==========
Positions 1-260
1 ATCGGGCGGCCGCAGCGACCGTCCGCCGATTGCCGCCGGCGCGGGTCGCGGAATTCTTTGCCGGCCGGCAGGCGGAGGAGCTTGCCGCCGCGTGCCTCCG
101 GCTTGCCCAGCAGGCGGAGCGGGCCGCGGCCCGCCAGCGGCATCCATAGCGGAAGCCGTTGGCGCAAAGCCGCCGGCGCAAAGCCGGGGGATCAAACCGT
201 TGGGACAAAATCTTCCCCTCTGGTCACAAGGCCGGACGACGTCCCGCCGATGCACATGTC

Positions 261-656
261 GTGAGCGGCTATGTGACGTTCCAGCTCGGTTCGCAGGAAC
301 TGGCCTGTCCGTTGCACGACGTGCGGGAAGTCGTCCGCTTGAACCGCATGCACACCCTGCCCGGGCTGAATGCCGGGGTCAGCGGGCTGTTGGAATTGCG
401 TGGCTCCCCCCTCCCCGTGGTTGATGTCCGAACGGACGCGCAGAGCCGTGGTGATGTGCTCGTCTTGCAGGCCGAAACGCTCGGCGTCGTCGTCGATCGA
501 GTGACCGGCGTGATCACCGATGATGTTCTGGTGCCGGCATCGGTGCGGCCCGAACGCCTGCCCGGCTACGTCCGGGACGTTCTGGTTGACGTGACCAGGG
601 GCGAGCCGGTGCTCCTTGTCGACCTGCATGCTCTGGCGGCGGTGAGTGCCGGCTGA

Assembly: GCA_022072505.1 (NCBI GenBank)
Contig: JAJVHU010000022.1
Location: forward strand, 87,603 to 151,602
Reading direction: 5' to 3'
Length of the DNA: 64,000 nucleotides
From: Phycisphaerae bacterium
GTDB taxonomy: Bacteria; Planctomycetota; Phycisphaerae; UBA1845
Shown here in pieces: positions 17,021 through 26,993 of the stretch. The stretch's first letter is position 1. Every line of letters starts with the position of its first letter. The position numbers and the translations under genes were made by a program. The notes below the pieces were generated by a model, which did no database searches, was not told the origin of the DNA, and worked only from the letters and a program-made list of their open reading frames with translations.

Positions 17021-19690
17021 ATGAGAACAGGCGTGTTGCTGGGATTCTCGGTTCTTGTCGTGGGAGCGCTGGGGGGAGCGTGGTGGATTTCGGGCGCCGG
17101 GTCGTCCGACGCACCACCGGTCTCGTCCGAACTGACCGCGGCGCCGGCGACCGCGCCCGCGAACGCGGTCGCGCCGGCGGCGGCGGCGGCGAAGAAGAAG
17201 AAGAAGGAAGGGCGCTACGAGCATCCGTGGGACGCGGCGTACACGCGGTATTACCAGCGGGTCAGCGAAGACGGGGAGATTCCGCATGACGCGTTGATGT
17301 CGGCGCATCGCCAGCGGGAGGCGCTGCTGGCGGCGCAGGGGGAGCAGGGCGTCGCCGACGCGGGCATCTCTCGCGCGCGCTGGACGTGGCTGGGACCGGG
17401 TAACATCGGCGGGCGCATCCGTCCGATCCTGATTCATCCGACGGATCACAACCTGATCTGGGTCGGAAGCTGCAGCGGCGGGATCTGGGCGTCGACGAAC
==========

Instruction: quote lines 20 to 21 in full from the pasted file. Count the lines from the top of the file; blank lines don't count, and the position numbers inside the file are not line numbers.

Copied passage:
17021 ATGAGAACAGGCGTGTTGCTGGGATTCTCGGTTCTTGTCGTGGGAGCGCTGGGGGGAGCGTGGTGGATTTCGGGCGCCGG
17101 GTCGTCCGACGCACCACCGGTCTCGTCCGAACTGACCGCGGCGCCGGCGACCGCGCCCGCGAACGCGGTCGCGCCGGCGGCGGCGGCGGCGAAGAAGAAG